Three further votes also took place. The first was to add a new clause to the bill that would allow asylum to be granted to a person who is judged by a UK court to be a victim of genocide. The second was to prevent the criminalisation of a person’s ‘arrival in’ the UK, rather than their ‘entry into’ the UK (a technical but important distinction). The third adds a caveat to the government’s new rules on maritime enforcement, specifying that any maritime enforcement powers ‘must not be used in a manner or in circumstances that could endanger life at sea.’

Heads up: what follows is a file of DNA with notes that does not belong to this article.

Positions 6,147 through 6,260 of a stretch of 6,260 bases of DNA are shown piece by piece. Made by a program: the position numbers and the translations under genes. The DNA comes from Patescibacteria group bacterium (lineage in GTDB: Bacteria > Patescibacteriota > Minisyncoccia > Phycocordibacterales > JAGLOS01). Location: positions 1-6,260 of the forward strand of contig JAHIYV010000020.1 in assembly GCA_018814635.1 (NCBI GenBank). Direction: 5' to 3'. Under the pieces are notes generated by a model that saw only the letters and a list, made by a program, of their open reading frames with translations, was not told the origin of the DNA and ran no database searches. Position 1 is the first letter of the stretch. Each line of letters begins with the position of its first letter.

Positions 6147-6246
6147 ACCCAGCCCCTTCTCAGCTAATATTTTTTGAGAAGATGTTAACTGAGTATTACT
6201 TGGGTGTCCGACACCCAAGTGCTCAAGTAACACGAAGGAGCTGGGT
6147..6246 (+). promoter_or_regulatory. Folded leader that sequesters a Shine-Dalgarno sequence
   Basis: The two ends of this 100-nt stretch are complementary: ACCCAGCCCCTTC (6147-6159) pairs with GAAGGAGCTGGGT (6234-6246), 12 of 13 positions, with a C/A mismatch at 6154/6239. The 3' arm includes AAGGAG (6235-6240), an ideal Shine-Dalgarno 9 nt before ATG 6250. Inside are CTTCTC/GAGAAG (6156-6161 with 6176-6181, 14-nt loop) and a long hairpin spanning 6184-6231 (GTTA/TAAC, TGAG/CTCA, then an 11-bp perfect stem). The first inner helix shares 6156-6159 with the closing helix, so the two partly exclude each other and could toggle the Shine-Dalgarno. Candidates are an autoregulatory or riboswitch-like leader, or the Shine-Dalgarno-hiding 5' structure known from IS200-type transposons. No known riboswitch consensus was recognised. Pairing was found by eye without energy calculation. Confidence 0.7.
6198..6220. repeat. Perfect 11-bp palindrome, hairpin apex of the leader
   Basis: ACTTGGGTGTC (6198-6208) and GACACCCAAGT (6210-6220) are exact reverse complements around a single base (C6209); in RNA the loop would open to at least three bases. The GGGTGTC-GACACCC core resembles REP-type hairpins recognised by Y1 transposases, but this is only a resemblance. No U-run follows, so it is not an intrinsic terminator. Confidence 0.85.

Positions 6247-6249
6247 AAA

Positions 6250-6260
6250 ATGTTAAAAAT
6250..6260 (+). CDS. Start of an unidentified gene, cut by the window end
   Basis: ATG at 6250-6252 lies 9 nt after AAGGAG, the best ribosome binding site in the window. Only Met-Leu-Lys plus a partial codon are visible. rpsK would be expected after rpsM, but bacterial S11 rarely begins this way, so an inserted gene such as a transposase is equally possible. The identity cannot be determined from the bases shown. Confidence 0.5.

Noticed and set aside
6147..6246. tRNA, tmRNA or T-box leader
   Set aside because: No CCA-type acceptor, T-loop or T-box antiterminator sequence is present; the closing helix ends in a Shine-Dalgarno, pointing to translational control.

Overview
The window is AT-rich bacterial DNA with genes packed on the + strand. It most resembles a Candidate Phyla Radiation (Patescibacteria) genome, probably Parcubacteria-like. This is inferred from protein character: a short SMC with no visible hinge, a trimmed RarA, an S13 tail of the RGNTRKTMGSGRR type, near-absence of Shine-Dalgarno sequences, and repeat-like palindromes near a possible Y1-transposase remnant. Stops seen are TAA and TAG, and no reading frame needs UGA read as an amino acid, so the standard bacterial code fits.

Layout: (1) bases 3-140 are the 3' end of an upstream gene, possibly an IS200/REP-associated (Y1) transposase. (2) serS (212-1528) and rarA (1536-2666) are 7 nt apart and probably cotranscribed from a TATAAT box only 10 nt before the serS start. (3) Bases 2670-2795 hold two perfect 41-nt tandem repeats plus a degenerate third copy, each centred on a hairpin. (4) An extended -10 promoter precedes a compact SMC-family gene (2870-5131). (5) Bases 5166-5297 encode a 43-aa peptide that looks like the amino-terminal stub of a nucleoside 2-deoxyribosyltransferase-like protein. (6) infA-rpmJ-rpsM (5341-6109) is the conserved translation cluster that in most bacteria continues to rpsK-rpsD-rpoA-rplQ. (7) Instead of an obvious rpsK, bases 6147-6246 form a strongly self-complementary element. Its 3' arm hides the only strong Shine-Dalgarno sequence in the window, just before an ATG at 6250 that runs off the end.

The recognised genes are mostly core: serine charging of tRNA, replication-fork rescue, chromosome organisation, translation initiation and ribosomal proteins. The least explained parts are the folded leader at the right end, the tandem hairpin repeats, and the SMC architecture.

A number of other key amendments were debated but withdrawn, so therefore did not go to a vote. The first of these related to the late submission of evidence, requiring that concessions be made for those who submit evidence late due to trauma, memory problems, shame, fear, humiliation, etc. The second concerned the NBB’s intentions to raise the standard of proof required to consider a person eligible for refugee status, making it more difficult to prove an ongoing, well-founded fear of persecution. Advocates of these amendments detail the ways in which they impact disproportionately upon women who are fleeing gender-based violence.